Speaking of how Italy’s soccer team utilized the song for their 2006 World Cup run, White said, “Nothing is more beautiful than when people embrace a melody and allow it to enter the pantheon of folk music. I love that most people who are chanting it have no idea where it came from. That’s folk music.” This track broke Jack and the Stripes wide; and to think, it was almost reserved for a James Bond film (whoops), and record companies didn’t see it as a single. It’s a song about gossiping, and people surely won’t stop talking about or singing it any time soon. –Ben KayeAdvertisement

60. Nick Drake – “Pink Moon”

Pink Moon, 1972

Waxing and waning with metaphors for death, the bleak “Pink Moon” is but one display of Nick Drake’s influence, tragically short yet sharp. His near-cult following continues to expand since his mysterious death in 1974, with his delicate, desolate statements encapsulating the complex soul of a loner. The mystique surrounding Drake’s life and his final album Pink Moon, recorded in just two nights, is made all the more intriguing with his almost paranoid aversion to live performances. “Pink Moon” displays Drake as a master of concision with rich — albeit stripped-down acoustic guitar riffs — and a distinctively chilling, brooding voice. One of the most quietly intense self-portraits of its time, “Pink Moon” is a statement harnessing the dualities that exist between the internalization of anguish and an elegant surface calm. -Paula Mejia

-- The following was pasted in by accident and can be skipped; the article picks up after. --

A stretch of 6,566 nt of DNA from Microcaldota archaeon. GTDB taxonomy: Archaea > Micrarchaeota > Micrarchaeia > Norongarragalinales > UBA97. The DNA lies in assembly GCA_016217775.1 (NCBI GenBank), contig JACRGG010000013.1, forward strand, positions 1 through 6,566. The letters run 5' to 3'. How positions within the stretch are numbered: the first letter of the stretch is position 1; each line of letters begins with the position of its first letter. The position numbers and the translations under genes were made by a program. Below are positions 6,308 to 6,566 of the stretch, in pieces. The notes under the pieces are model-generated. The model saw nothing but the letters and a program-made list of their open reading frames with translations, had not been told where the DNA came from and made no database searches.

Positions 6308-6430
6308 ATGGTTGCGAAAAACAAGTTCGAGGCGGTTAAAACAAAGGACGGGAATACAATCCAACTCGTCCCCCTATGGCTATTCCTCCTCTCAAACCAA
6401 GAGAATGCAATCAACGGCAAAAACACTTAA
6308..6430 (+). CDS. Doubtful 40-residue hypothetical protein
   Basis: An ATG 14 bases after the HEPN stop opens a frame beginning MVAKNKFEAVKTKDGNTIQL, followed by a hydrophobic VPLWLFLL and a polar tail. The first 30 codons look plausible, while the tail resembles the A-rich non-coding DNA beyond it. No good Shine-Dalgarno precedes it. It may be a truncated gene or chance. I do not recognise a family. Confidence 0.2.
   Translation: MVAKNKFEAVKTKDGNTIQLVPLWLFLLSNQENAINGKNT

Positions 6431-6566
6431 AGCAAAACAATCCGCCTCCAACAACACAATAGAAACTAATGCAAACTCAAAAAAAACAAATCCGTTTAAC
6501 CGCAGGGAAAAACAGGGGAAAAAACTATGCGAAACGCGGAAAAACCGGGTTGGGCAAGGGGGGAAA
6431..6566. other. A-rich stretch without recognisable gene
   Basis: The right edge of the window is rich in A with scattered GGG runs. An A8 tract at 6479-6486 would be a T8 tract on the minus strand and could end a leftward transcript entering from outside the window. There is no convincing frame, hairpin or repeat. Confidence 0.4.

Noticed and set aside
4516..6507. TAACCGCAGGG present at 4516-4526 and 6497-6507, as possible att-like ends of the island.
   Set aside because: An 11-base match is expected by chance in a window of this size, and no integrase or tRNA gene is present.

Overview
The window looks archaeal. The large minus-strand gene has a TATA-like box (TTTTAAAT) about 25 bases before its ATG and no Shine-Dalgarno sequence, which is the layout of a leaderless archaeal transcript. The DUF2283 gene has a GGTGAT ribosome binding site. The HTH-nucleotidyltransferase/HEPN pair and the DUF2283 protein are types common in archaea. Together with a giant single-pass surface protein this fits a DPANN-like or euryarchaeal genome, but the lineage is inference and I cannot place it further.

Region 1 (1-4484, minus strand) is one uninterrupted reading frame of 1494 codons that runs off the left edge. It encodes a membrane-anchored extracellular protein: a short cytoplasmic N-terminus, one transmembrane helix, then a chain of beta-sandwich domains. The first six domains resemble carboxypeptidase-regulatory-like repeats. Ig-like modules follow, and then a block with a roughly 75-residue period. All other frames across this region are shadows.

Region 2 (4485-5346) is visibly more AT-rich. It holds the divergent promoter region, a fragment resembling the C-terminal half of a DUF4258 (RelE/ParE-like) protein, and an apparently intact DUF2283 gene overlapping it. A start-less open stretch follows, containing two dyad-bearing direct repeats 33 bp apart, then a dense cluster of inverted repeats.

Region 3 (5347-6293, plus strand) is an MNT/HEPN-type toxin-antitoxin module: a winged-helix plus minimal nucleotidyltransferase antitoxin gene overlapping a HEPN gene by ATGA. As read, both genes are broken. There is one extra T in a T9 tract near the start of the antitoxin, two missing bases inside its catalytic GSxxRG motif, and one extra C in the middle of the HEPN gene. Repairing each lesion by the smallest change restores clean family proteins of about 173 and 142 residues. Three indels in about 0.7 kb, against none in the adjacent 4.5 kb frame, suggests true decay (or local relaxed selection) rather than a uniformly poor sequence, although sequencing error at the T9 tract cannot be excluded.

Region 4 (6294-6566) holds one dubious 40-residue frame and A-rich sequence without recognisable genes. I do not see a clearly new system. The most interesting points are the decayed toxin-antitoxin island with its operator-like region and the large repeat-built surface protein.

59. Television – “Marquee Moon”

Marquee Moon, 1977

Nearly 30 years after blowing the roof off CBGBs, the middle section of Television’s “Marquee Moon” remains the standard bearer of the long-form, composed guitar solo within most niches of modern rock. Which is funny, because it wasn’t totally composed, nor was it technically a solo. Yet so much of the best guitar rock nowadays bears the fingerprint of  “Marquee Moon” that it can be difficult to understand how all that complementary back-and-forth noodling between Tom Verlaine and Richard Lloyd could have been completed in one take. Regardless, this ten-minute-plus title track and anchor of Television’s masterpiece, a New Wave essential, is a glorious epic that builds and harnesses energy before exploding like lightning on a pitch-black sky, and one that will stand up to the test of time for as long as the electric guitar does. –Steven Arroyo 


58. Black Flag – “Rise Above”

Damaged, 1981

Without discrediting the song entirely, Black Flag’s “Rise Above” has become such a monumentally important track out of not just how good it is, but by the blind hand of chance. Shattering the band’s 1981 debut album Damaged, it’s the opening salvo to one of the most iconic and influential punk rock albums of all time, the initial roar that has forever changed young boys and girls into nihilistic punks for the last three-plus decades. It perfectly summarizes everything that Black Flag represents as a band and pioneers of cultural movement, describing their worldview, emotional depth and poignancy, and their penchant for anarchist sing-alongs with plenty of fuzz and punch in just under two and a half minutes. The album was almost never released/significantly delayed because of MCA’s objections over its anti-parent bent — but if your label can hate it and still manage to release it, then you must be doing something totally right. –Chris Coplan